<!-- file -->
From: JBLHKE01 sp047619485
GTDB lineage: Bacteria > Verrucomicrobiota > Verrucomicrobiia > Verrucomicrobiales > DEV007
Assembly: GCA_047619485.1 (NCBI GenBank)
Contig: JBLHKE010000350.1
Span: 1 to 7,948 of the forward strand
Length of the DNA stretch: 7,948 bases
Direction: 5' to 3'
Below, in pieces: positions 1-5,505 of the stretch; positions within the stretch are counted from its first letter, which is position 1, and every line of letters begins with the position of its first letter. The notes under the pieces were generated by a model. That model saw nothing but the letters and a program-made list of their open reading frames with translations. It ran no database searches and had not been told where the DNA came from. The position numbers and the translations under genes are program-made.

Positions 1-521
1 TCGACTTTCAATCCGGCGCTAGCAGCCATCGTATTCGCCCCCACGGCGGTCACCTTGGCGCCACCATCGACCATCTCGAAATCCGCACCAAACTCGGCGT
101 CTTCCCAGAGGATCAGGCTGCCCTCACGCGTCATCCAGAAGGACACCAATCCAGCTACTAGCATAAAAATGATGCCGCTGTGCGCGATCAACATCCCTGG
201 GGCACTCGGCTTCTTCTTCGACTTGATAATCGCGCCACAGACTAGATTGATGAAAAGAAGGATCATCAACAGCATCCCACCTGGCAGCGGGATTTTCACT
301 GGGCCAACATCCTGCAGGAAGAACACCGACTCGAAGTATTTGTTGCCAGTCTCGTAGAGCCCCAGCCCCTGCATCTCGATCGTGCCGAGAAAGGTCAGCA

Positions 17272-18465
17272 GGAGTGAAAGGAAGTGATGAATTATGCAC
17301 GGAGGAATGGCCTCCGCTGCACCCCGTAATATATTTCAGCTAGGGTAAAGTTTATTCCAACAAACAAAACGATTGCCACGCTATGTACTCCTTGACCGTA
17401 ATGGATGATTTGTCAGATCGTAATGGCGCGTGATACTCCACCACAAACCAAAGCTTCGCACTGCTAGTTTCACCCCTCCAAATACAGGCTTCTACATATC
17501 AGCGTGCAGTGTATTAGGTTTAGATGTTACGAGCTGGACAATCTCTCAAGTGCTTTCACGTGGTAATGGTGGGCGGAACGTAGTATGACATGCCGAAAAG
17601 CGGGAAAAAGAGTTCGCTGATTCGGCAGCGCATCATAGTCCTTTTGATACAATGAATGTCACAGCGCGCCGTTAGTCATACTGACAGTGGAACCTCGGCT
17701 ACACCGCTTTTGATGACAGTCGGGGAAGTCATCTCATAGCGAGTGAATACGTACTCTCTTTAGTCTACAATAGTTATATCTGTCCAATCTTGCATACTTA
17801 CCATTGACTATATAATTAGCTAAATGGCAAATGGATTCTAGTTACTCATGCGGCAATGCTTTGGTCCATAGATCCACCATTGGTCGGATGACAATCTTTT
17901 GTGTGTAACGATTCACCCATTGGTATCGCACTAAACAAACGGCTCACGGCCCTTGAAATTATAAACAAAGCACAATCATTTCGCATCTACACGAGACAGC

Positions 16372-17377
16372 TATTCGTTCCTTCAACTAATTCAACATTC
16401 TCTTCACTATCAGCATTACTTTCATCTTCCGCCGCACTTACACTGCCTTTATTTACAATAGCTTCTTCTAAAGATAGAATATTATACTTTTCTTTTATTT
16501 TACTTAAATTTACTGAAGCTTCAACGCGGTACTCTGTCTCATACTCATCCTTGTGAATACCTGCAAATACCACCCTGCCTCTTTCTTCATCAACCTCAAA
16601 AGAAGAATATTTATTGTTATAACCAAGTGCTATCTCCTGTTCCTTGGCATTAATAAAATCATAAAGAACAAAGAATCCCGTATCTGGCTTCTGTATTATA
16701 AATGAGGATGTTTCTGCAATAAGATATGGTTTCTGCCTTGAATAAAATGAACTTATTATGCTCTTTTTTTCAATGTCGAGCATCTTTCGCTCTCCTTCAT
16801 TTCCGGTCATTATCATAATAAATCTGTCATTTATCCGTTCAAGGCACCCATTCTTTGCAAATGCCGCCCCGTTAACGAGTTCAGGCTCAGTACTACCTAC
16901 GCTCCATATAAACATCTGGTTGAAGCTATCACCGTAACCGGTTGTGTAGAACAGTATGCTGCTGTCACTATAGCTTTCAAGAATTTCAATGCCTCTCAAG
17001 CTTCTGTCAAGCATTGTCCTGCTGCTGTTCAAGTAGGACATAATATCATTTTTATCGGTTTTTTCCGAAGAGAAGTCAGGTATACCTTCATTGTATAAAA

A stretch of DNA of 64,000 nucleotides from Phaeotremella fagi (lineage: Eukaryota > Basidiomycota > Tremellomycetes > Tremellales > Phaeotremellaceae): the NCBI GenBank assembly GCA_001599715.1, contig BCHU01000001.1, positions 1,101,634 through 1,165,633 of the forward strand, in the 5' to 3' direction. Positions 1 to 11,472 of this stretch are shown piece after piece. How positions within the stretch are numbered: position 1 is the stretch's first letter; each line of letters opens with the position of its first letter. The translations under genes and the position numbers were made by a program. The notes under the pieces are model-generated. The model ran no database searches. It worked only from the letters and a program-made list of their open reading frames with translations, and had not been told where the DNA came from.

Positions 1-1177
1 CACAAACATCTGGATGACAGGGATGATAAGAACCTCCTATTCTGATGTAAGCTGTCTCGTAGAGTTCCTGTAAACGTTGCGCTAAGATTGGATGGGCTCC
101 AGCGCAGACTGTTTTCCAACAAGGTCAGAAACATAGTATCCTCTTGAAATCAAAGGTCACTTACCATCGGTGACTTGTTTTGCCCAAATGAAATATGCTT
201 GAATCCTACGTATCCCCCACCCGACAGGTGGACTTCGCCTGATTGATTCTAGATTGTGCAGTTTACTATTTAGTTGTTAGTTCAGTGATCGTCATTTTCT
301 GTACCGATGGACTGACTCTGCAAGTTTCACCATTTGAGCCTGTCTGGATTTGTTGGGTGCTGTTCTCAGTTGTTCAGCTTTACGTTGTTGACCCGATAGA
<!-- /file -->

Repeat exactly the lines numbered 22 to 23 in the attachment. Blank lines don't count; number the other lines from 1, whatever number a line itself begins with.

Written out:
17901 GTGTGTAACGATTCACCCATTGGTATCGCACTAAACAAACGGCTCACGGCCCTTGAAATTATAAACAAAGCACAATCATTTCGCATCTACACGAGACAGC

Positions 16372-17377